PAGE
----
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Reliability in Multi-regional Power Systems: Capacity Adequacy and the Role of Interconnectors

Simeon Hagspiel, Andreas Knaut, and Jakob Peter

Year: 2018
Volume: Volume 39
Number: Number 5
DOI: 10.5547/01956574.39.5.shag
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Based upon probabilistic reliability metrics, we develop an optimization model to determine the efficient amount and location of firm generation capacity to achieve reliability targets in multi-regional electricity systems. A particular focus lies on the representation and contribution of transmission capacities as well as variable renewable resources. Calibrating our model with a comprehensive dataset for Europe, we find that there are substantial benefits from regional cooperation. The amount of firm generation capacity to meet a perfectly reliably system could be reduced by 36.2 GW (i.e., 6.4%) compared to an isolated regional approach, which translates to savings of 14.5 bn EUR. Interconnectors contribute in both directions, with capacity values up to their technical maximum of close to 200%, while wind power contributions are in the range of 3.8-29.5%. Furthermore, we find that specific reliability targets heavily impact the efficient amount and distribution of reliable capacity as well as the contribution of individual technologies.Keywords: Reliability of supply, Capacity adequacy, Multi-regional power system, Interconnector, Variable renewable energy

Ensuring Capacity Adequacy in Liberalised Electricity Markets

Nicolas Astier and Xavier Lambin

Year: 2019
Volume: Volume 40
Number: Number 3
DOI: 10.5547/01956574.40.3.nast
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This paper studies wholesale electricity markets where an exogenous price cap is enforced, compromising both short- and long-term incentives. To guarantee capacity adequacy, policy-makers may provide support for generation through a capacity remuneration mechanism (CRM) and/or encourage demand response (DR). Such mechanisms are formalised within a common simple analytical framework, clarifying how these mechanisms relate to each other. We then divide them into two categories, depending on whether their implementation requires transactions to be made based explicitly on spot prices higher than the price cap. While mechanisms that keep implicit these high marginal costs are likely to be preferred from a political perspective, they also appear to be less efficient. If they are to be implemented nonetheless, we suggest that the price cap should be set higher than the marginal cost of the most expensive plant, and highlight that challenges for demand-response integration in CRMs remain.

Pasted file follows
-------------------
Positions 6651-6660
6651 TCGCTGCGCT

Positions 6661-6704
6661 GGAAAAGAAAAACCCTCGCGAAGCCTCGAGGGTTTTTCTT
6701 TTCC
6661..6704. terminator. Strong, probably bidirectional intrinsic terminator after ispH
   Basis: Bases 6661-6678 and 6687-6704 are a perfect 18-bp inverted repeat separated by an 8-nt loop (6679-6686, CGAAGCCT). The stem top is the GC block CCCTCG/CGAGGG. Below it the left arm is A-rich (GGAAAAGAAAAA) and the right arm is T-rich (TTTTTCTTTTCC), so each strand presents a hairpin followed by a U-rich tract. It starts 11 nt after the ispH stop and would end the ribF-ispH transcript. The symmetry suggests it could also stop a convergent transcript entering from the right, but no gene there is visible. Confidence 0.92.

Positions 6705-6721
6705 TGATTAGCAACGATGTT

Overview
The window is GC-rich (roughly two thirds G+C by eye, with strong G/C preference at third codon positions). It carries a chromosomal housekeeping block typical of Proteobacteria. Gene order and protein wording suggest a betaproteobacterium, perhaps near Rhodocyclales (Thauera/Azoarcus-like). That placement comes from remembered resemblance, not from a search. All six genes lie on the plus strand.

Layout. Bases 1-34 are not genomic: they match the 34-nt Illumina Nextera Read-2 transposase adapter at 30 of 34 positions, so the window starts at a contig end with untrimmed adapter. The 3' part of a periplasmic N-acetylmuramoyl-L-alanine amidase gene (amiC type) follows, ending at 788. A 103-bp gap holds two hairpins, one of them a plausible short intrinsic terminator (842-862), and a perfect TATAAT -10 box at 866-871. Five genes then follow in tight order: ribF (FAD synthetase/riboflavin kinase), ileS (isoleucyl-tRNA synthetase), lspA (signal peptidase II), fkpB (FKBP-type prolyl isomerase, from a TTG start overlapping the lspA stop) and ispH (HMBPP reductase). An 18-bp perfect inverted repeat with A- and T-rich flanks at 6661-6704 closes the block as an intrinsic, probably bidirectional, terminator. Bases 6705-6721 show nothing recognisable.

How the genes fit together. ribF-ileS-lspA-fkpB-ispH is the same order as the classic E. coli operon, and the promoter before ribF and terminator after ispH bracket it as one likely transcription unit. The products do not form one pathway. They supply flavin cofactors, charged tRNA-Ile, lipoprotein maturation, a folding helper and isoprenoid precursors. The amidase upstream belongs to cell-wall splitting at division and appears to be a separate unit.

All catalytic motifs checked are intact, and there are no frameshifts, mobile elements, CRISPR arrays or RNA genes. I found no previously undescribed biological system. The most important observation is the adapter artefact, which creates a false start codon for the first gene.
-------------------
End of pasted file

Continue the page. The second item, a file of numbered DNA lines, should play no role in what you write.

Optimal Allocation of Variable Renewable Energy Considering Contributions to Security of Supply

Jakob Peter and Johannes Wagner

Year: 2021
Volume: Volume 42
Number: Number 1
DOI: 10.5547/01956574.42.1.jpet
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Electricity markets are increasingly influenced by variable renewable energy such as wind and solar power, characterized by a pronounced weather-induced variability and imperfect predictability. As a result, the evaluation of the capacity value of variable renewable energy, i.e., its contribution to security of supply, gains importance. This paper develops a new methodology to endogenously determine the capacity value in large-scale investment and dispatch models for electricity markets. The framework allows balancing effects to be accounted for that arise due to the spatial distribution of generation capacities and interconnectors. The practical applicability of the methodology is shown with an application for wind power in Europe. We find that wind power can substantially contribute to security of supply in a decarbonized European electricity system in 2050, with regional capacity values ranging from 1-40%. Analyses that do not account for the temporal and spatial heterogeneity of the contribution of wind power to security of supply therefore lead to inefficient levels of dispatchable back-up capacity. Applying a wind power capacity value of 5% results in an overestimation of firm capacity requirements in Europe by 66 GW in 2050. This translates to additional firm capacity provision costs of 3.8 bn EUR per year in 2050, which represents an increase of 7%.

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